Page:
ETI Bioinformatics/Key to Nature Series, online at http://www.keytonature.eu/wiki/ETI_BioInformatics.  The “Marine Species Identification Portal/Molluscs” is available online at http://species-identification.org/index.php?groep=Molluscs&selectie=12&hoofdgroepen_pad=%2C1%2C12.  The site identifies the many species of gastropods and other mollusks (also written “molluscs”) that inhabit marine waters worldwide.

VDGIF, “Freshwater Mussels,” online at http://www.dgif.virginia.gov/wildlife/freshwater-mussels.asp; and “Freshwater Mussel Restoration,” http://www.dgif.virginia.gov/awcc/freshwater-mussel-restoration/.

Other Virginia Water Radio Episodes Related to Freshwater Mollusks

Biodiversity - EP260 – 4/6/15
Ohio River Basin rivers - EP108 – 4/30/12; EP162 – 5/20/13; EP184 – 10/21/13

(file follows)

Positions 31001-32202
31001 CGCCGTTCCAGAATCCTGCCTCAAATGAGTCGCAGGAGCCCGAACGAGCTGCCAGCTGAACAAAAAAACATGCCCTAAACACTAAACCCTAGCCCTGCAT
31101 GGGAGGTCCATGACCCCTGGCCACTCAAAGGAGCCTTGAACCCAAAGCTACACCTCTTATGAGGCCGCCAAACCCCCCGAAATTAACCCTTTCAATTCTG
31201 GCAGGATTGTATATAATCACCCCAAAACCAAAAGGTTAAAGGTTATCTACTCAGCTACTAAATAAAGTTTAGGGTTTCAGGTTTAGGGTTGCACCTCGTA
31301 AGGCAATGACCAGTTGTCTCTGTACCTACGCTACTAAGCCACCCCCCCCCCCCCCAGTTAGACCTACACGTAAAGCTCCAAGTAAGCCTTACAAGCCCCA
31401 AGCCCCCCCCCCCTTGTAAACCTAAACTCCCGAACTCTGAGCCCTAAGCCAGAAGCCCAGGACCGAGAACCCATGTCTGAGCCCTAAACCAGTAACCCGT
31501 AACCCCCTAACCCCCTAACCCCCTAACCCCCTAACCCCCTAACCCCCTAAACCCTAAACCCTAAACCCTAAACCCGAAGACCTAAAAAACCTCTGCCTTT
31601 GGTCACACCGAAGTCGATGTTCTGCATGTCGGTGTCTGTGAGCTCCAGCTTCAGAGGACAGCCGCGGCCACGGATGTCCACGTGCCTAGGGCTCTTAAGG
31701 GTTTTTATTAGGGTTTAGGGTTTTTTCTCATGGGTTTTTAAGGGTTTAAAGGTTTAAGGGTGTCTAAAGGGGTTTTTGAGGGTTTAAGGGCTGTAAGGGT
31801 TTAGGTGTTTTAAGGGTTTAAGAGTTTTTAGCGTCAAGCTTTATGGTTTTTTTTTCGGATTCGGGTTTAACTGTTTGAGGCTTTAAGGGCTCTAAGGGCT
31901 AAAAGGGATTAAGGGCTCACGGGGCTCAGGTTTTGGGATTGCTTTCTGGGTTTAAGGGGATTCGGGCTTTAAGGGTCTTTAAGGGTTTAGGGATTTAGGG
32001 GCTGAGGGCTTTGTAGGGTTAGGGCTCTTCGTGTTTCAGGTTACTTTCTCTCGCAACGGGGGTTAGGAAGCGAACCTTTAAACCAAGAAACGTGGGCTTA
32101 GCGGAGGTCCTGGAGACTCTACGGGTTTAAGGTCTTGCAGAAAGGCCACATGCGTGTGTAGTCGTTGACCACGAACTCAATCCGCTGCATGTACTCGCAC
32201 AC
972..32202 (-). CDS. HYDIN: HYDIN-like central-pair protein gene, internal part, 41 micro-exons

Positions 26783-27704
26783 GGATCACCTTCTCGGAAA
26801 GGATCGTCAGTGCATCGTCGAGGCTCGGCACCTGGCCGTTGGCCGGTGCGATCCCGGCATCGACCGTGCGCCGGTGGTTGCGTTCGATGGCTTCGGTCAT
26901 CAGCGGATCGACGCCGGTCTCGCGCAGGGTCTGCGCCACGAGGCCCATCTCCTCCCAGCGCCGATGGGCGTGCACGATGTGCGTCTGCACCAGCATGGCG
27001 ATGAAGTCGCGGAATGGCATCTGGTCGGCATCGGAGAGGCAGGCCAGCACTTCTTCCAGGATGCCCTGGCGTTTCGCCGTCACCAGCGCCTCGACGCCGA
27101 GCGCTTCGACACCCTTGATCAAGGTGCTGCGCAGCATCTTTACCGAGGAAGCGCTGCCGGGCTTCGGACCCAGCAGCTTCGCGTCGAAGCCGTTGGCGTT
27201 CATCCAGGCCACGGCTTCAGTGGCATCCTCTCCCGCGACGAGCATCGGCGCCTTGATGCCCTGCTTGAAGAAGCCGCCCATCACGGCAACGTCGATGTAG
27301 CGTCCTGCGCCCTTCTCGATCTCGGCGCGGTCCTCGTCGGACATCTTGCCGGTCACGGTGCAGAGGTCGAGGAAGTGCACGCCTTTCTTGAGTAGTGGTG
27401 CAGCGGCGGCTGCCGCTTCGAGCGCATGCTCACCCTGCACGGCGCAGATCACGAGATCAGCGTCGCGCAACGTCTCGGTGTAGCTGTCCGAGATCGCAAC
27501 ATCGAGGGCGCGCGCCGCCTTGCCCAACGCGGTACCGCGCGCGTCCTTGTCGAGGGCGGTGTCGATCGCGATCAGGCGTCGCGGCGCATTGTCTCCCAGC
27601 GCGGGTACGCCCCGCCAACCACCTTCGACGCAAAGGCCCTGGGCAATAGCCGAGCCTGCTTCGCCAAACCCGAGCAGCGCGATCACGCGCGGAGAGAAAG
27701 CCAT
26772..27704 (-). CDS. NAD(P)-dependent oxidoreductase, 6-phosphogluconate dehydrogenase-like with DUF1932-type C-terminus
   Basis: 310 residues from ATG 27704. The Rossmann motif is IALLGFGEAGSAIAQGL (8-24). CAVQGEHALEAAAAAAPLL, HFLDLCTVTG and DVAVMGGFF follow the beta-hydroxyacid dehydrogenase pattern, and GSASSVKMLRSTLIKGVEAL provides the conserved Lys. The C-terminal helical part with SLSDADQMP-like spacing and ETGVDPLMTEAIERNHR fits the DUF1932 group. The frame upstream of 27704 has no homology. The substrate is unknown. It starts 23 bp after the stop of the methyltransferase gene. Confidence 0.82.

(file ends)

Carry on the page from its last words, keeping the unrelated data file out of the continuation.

Stream assessment with aquatic macroinvertebrates - EP81 – 9/26/11

For a subject index to all previous Virginia Water Radio episodes, please see this link: http://www.virginiawaterradio.org/p/index.html.

SOLs Information for Virginia Teachers

This episode may help with the following Virginia’s 2010 Science Standards of Learning (SOLs)Grades K-6
Earth Resources: 4.9 (Virginia natural resources)
Life Processes: 1.5 (basic needs), 3.4 (adaptations)
Living Systems: 3.5 (food chains), 3.6 (aquatic ecosystems), 4.5 (ecological interactions), 5.5 (organism features and classification), 6.7 (watersheds: snail diversity in Ohio River basin)


Life Science

LS. 4 (features and classification)
LS.6 (ecosystem components and cycles)
LS.8 (population interactions)
LS.9 (adaptations for particular ecosystems)
Biology
BIO.8 (interactions among populations, communities, and ecosystems; including analysis of the flora, fauna, and microorganisms of Virginia ecosystems)

Virginia’s SOLs are available from the Virginia Department of Education, online at http://www.doe.virginia.gov/testing/.

Monday, April 13, 2015

Episode 261 (4-13-15): Virginia's State Water Resources Plan

CLICK HERE to listen to episode audio (3:44)

Transcript, photos, and additional notes follow below.


TRANSCRIPT